My husband died years ago. The impact of his death still affects me most days, completely changing the course of my life, reshaping who I became thereafter and how I think. You probably wouldn’t know it to look at me but it’s the truth. I am aware of an underlying note to my life that longs for connection and, despite the passage of 14 years since he died, I still want to feel connected to Mark. As a result, the recent decision to sell the home we had built together was a big deal. It represents a transition with profound significance to me and my family. A good metaphor for this life change is a bridge.
Bridges are a widely used metaphor in many art forms because of the obvious analogy of connections, crossings and transitions. Not surprisingly, the real estate closing could be seen as a symbolic bridge with several significant permutations. It constitutes a shift to more carefree living as a result of having less to care for, but also a recognition that a certain stage of being a parent is complete. I can let go of the need to maintain for everyone else a large home they will never return to except to visit. Getting to the point where I not only knew this but acted on it allowed me to consider new possibilities and new freedoms which will open the door to a different kind of happiness in the days to come.
A few hours after the closing I packed my car and headed toward Cape May, New Jersey. This meant I had to drive over an actual bridge, usually the Delaware Memorial Bridge (DMB). For those unfamiliar with the DMB, it actually consists of two parallel suspension bridges, one for each direction of traffic. The 20” thick suspension cables on which the roadway is built rest on four steel towers that rise 44 story buildings above the water. It is an impressive sight.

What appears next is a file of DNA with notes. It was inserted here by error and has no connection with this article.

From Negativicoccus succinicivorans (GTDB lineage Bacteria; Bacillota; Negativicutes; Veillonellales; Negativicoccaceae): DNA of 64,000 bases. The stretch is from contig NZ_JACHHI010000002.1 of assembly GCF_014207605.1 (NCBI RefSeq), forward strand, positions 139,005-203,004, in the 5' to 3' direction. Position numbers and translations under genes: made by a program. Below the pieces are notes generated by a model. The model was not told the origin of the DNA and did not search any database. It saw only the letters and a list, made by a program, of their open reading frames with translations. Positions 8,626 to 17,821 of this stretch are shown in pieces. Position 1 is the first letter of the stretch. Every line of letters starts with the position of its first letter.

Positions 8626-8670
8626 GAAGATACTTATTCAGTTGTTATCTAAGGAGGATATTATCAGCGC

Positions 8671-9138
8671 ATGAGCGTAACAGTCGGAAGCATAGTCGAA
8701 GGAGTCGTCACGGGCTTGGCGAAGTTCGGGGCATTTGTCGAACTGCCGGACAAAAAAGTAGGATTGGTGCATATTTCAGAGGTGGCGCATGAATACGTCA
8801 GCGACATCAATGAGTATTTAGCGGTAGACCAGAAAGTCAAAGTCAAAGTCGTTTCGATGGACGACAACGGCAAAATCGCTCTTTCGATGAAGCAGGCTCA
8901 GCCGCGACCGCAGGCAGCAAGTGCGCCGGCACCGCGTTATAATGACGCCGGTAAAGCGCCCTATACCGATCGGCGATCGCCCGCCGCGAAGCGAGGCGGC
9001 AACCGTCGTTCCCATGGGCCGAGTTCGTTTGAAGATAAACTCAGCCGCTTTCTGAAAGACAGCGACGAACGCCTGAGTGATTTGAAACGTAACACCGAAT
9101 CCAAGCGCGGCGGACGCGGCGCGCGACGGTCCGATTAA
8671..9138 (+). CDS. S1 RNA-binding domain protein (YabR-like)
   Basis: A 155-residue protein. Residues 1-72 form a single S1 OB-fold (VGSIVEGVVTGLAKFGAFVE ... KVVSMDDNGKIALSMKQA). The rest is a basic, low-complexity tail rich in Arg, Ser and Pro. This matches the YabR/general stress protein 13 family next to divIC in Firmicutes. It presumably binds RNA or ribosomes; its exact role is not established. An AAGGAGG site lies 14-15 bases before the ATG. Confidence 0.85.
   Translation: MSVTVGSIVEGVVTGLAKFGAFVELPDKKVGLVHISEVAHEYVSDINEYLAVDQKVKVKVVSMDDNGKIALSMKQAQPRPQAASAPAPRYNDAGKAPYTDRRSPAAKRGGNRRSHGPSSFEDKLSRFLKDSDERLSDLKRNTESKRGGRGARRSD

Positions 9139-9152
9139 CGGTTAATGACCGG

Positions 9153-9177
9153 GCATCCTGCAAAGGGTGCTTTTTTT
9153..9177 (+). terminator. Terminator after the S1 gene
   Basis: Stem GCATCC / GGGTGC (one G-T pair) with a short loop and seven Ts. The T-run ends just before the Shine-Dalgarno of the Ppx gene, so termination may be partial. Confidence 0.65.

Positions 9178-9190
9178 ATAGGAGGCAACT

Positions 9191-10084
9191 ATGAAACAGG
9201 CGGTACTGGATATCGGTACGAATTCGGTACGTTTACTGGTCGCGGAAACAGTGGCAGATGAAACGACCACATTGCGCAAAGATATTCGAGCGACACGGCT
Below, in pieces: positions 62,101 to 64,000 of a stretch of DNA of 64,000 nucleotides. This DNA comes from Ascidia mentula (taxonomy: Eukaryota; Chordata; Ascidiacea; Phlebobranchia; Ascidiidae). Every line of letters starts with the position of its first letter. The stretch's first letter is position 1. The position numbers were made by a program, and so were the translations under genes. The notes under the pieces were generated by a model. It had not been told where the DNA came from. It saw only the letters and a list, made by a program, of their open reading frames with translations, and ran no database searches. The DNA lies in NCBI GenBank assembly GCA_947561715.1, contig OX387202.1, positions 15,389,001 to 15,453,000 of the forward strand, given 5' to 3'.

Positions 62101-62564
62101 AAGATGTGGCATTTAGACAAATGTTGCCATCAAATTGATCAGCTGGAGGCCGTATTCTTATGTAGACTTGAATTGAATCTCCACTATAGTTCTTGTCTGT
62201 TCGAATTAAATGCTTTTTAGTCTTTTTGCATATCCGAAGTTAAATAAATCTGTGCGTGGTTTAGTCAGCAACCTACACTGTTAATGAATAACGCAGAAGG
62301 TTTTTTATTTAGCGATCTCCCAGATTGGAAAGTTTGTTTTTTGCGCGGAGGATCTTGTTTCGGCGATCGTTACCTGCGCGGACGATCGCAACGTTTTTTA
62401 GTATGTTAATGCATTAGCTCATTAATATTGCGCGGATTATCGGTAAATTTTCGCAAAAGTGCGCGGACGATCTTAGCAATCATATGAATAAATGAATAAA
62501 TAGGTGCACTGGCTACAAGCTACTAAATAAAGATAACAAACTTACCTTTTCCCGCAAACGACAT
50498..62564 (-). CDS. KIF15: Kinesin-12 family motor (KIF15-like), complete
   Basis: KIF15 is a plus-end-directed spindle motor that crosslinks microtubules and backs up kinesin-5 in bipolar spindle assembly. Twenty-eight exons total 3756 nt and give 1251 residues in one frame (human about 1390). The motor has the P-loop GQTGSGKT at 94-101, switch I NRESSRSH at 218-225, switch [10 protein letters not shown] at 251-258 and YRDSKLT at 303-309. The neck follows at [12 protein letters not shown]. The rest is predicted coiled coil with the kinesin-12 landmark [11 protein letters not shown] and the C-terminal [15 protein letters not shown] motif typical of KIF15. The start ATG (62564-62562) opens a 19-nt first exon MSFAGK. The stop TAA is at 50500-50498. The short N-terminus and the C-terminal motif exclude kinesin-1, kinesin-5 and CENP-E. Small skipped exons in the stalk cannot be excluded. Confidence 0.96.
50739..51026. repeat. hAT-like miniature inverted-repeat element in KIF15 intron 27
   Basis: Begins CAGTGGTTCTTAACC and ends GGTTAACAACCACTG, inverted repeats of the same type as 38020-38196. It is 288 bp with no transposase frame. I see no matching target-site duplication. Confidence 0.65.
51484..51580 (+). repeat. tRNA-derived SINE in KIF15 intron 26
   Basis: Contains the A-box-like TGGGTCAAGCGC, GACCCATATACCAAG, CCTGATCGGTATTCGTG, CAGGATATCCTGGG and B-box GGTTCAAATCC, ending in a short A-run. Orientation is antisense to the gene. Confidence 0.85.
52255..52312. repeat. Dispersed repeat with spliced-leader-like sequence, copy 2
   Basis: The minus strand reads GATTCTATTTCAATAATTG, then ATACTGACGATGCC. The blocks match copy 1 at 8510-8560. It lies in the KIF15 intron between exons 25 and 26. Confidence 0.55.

Upon approaching the foot of the bridge, I saw the outline of the towers stretching into the sky as the road itself rose upward like the crest of a wave. In under five minutes, my small car soared over the two mile span while my two cats lay stretched across the back seat, oblivious. Usually when I drive across the river, my mind is on something other than the astonishing fact that such a bridge can be constructed. But then I must confess to doing that a lot. Having been born into a world that includes so many marvels – things like skyscrapers, eight lane highways, and GPS systems, I frequently treat them as part of the scenery because I’m so caught up in my own thoughts. That time, however, I was paying attention because the day was special as a result of having signed a deed transferring my family’s home of 24 years to new owners. It is an odd thing that by making a few scribbles on a piece of paper, you thereby agree to hand over the keys and peaceably vacate somewhere you have lived for decades, but that’s the way we do it.
Now that the closing is over, I feel relief that the thing I had dreaded is over. My attachment to the house has been legally severed with the stroke of a pen, so I am now freed from the weight of thinking I can still change my mind. What remains is a deep sense of gratitude for getting to live in such a lovely home all those years. This gratitude opens the door to a heightened awareness of that which I typically take for granted. Apparently, joy and gratitude allow my soul to take a deep, slow breath. As I relax and exhale, my vision expands. On the day of the closing, that meant I had a focused appreciation of the tangible things before me, like the bridge that I drove over, but also of other deeper things of my heart. For one, I noticed how I had gained perspective and healing in the years since Mark’s death simply by the passage of time. A manifestation of healing was having the strength to choose to let go of our house.